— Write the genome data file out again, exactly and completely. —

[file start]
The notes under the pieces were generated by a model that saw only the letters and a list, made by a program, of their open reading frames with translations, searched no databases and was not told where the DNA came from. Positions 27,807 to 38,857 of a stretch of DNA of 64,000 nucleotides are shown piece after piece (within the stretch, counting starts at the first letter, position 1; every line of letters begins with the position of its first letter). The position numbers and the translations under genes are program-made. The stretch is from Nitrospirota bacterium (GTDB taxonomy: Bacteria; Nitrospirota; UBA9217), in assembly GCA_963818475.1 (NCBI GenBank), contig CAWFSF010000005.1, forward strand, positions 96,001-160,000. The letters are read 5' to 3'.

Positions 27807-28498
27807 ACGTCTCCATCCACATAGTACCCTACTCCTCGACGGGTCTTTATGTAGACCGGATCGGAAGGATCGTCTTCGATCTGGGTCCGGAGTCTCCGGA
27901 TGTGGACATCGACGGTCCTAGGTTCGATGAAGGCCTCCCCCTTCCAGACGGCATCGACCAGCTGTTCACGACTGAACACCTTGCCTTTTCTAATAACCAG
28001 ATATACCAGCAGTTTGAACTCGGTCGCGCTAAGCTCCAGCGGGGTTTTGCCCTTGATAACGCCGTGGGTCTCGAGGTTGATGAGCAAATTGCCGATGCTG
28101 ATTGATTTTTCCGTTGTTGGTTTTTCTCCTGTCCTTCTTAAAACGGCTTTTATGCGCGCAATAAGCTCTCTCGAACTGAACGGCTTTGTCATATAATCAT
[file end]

The notes under the pieces were generated by a model that saw only the letters and a list, made by a program, of their open reading frames with translations, searched no databases and was not told where the DNA came from. Positions 27,807 to 38,857 of a stretch of DNA of 64,000 nucleotides are shown piece after piece (within the stretch, counting starts at the first letter, position 1; every line of letters begins with the position of its first letter). The position numbers and the translations under genes are program-made. The stretch is from Nitrospirota bacterium (GTDB taxonomy: Bacteria; Nitrospirota; UBA9217), in assembly GCA_963818475.1 (NCBI GenBank), contig CAWFSF010000005.1, forward strand, positions 96,001-160,000. The letters are read 5' to 3'.

Positions 27807-28498
27807 ACGTCTCCATCCACATAGTACCCTACTCCTCGACGGGTCTTTATGTAGACCGGATCGGAAGGATCGTCTTCGATCTGGGTCCGGAGTCTCCGGA
27901 TGTGGACATCGACGGTCCTAGGTTCGATGAAGGCCTCCCCCTTCCAGACGGCATCGACCAGCTGTTCACGACTGAACACCTTGCCTTTTCTAATAACCAG
28001 ATATACCAGCAGTTTGAACTCGGTCGCGCTAAGCTCCAGCGGGGTTTTGCCCTTGATAACGCCGTGGGTCTCGAGGTTGATGAGCAAATTGCCGATGCTG
28101 ATTGATTTTTCCGTTGTTGGTTTTTCTCCTGTCCTTCTTAAAACGGCTTTTATGCGCGCAATAAGCTCTCTCGAACTGAACGGCTTTGTCATATAATCAT